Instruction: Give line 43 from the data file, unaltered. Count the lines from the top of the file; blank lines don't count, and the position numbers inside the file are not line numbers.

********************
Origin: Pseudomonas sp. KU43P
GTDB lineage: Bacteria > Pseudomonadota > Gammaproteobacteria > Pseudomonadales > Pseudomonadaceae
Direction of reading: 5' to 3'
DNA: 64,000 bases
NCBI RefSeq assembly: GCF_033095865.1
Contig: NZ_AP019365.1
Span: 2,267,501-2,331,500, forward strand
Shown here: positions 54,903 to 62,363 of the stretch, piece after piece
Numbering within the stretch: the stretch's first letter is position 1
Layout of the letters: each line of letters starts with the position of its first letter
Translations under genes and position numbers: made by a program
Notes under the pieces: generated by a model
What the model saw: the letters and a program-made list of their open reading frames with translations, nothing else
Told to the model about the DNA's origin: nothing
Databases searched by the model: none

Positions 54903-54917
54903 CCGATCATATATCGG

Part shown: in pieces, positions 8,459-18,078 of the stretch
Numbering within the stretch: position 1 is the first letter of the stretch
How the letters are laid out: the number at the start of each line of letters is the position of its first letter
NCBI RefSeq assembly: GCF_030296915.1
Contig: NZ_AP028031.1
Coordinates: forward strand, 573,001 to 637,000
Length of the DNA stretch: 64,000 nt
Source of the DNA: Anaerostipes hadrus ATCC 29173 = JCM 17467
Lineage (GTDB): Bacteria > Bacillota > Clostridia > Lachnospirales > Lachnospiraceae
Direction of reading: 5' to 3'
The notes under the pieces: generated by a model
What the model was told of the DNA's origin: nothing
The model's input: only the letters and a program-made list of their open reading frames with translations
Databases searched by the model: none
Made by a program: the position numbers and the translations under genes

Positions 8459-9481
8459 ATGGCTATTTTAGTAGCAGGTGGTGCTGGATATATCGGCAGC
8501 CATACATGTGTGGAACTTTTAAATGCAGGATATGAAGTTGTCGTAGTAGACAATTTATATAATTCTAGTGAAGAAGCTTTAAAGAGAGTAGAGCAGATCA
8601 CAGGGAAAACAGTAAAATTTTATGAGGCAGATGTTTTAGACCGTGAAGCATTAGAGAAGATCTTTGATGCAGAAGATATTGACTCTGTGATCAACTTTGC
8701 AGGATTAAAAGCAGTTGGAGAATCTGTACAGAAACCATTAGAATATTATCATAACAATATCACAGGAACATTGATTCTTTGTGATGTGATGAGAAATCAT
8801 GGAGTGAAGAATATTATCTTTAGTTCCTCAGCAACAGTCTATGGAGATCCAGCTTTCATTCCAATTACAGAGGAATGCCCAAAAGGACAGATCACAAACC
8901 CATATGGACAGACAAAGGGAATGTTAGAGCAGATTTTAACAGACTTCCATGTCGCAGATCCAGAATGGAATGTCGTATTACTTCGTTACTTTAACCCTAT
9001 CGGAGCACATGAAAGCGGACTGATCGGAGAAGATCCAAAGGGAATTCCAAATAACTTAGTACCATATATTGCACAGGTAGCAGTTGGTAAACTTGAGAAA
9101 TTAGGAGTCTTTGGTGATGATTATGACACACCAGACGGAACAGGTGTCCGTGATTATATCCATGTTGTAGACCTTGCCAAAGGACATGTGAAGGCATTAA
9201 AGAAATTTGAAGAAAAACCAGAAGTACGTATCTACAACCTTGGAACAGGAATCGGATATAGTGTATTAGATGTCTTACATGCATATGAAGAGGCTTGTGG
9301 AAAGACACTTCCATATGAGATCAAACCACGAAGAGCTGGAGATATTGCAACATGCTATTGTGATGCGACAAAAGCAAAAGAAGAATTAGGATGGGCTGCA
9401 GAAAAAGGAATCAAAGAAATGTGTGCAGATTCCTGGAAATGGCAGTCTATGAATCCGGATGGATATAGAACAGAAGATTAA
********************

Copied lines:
9301 AAAGACACTTCCATATGAGATCAAACCACGAAGAGCTGGAGATATTGCAACATGCTATTGTGATGCGACAAAAGCAAAAGAAGAATTAGGATGGGCTGCA